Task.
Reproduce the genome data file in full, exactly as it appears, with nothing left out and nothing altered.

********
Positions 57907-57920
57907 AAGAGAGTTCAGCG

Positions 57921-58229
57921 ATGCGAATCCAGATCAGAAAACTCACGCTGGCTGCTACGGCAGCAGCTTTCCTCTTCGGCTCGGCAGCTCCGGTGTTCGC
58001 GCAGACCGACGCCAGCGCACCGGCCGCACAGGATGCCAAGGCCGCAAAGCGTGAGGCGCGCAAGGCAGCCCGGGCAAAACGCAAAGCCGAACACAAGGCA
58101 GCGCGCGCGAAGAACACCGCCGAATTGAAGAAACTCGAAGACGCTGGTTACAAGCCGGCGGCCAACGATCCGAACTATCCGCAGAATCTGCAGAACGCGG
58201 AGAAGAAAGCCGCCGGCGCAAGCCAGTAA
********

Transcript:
Positions 57907-57920
57907 AAGAGAGTTCAGCG

Positions 57921-58229
57921 ATGCGAATCCAGATCAGAAAACTCACGCTGGCTGCTACGGCAGCAGCTTTCCTCTTCGGCTCGGCAGCTCCGGTGTTCGC
58001 GCAGACCGACGCCAGCGCACCGGCCGCACAGGATGCCAAGGCCGCAAAGCGTGAGGCGCGCAAGGCAGCCCGGGCAAAACGCAAAGCCGAACACAAGGCA
58101 GCGCGCGCGAAGAACACCGCCGAATTGAAGAAACTCGAAGACGCTGGTTACAAGCCGGCGGCCAACGATCCGAACTATCCGCAGAATCTGCAGAACGCGG
58201 AGAAGAAAGCCGCCGGCGCAAGCCAGTAA